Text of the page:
John: Yeah. And this point I’m going to say, probably goes for all of these things we’re discussing today. Is you really want the flexibility to adapt for any, I don’t say any, a lot of situations that come up in retirement and one of those are, a market pullback or a crash, so things to put yourself in a pretty good position is, we kind of stress this, is having a decent cash savings. So if the market is crashing, you can rely on your cash savings for income during that period of time. So you don’t sell any of your losers and realize those losses. So there’s a lot of things you can, you can’t predict it, but you could definitely set yourself up in a situation where you can adapt to it, to put yourself in a good situation moving forward.

 


Speaker 1: Yeah. And as I mentioned on the last podcast, we were talking about the fact that we were dealing with overconfidence as one of the money biases. And the last several years, it’s been easy to get confident in the market, but when we start to see these downturns or corrections, like we’re going through right now, people get nervous and they tend to do the wrong thing. So you can’t predict when it’s going to happen, but you want to make sure that you’re setting yourself up in a way to work through that. And Nick, similarly, we could talk about healthcare costs, right? I mean, who knows what they’re going to look like in 20 years? Now a good bet is probably that they’re going up more than likely, right? Unlike the market crash, where there is some historical data, I mean, healthcare costs, the reality is we’re living longer. So more than likely these costs are going up, but how can you plan for that? If you don’t really know, you just have to start, kind of chipping away at this. Maybe.

 


Nick: Yeah. It’s interesting because this is one thing that we can probably lock in that it will go up and will continue to go up. But from a practical sense, in a practical standpoint, the things that we can do are from a planning perspective, make sure that when we’re planning for them, for these healthcare related expenses that we understand what’s involved. So as an example, a lot of people think about, well, Hey, I know that my healthcare expenses are going to get higher later on down the road, but many times they don’t understand. And when we see this all the time that even their cost for Medicare, when they switch to Medicare in retirement, there’s a decent chance it’s going to cost more than what they’re currently paying for their health benefits through their work.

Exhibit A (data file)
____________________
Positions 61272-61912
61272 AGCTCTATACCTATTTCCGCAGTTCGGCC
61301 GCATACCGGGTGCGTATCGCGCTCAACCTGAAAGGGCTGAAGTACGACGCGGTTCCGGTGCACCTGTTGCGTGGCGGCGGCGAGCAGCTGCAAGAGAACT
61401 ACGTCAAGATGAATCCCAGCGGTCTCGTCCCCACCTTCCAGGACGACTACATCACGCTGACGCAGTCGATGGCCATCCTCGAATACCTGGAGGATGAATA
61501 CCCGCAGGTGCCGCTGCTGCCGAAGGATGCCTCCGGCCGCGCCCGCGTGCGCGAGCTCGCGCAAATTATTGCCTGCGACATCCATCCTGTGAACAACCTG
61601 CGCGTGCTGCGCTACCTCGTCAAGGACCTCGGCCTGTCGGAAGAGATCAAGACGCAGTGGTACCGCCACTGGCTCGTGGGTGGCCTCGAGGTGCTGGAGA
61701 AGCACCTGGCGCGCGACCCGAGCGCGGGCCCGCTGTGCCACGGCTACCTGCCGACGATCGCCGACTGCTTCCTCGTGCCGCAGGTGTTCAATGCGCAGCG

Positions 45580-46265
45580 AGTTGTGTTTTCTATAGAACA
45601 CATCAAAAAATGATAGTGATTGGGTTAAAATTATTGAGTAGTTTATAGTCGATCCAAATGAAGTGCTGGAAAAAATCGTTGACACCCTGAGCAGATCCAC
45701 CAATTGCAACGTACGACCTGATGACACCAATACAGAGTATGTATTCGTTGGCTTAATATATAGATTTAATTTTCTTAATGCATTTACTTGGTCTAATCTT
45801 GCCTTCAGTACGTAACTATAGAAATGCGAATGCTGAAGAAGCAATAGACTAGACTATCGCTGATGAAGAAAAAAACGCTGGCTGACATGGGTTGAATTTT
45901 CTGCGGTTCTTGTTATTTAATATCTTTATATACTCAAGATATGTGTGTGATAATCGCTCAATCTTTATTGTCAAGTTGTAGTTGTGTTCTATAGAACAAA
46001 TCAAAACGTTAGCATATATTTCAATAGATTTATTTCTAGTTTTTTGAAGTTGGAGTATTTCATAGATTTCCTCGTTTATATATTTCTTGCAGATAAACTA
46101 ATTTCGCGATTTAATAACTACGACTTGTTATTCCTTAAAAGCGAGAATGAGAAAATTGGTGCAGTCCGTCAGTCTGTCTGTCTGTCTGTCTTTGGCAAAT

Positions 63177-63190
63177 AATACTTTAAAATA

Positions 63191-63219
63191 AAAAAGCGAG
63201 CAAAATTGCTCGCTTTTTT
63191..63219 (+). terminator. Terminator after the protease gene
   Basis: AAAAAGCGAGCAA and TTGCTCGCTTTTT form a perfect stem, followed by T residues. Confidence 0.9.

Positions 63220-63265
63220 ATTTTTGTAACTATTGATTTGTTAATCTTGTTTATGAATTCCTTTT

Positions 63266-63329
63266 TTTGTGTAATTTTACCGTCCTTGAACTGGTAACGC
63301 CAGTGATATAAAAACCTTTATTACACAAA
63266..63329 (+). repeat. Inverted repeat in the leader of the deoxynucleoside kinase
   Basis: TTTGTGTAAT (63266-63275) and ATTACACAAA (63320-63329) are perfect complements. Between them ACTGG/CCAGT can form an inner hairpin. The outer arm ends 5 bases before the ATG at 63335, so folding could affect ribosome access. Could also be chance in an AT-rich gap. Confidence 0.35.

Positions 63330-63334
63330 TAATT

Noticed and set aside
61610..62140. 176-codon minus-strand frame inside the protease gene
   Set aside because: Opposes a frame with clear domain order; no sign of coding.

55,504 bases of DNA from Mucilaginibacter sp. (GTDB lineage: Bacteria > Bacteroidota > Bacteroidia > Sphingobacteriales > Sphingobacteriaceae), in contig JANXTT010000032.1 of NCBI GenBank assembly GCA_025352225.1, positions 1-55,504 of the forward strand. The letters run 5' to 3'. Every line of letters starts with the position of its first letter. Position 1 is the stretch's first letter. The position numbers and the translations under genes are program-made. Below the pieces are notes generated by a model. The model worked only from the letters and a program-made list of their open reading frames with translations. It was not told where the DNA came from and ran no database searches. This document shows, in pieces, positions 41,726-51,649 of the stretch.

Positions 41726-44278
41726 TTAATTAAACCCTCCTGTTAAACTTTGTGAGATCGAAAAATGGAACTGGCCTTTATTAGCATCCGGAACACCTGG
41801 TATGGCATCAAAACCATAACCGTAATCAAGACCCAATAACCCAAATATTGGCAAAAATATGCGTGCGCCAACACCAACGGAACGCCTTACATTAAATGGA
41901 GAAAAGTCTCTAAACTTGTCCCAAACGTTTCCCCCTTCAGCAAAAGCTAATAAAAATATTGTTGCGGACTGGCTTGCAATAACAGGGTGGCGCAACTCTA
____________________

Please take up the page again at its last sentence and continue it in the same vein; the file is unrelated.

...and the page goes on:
Nick: And because a lot of people have that concept that it goes down versus most likely going up from a premium perspective for a lot of people. Using a higher inflation number for those healthcare premiums and healthcare related expenses, which is something that we make sure that we do with clients where we’ll use a three and a half to 4% inflation number on healthcare related expenses in the plan, which tends to be, one to two points higher than the rest of the categories in for inflation.

 


Nick: So, things like that where we can’t predict it, but at least from a modeling standpoint, we can kind of, use a prudent person rule of, making sure that we at least model those things to be a little bit higher and faster, increasing costs, especially when we look at how those plans are being financed by the government, which is not great.

 


Speaker 1: Yeah. And that’s a great point because even in normal inflationary times, right? What is it the two industries that outpace even regular inflation on the regular is college tuition, right? And healthcare. So while college tuition may not be affecting as many of retirees or as maybe pre-retirees the healthcare certainly is going to affect them. So you got to take that into account and definitely start strategizing for those healthcare costs. Putting your head in the sand is not going to help you out 20 years later when you need it. And John, you could kind of make that same argument really about the tax rates. Right? The Smart bet, the money is probably on the fact that yeah, they’re going up, but God willing, you’re going to live through multiple administrations in retirement. So, to say, well, what are tax rates going to look like three presidents from now who knows, right? Administrations are going to do what they got to do.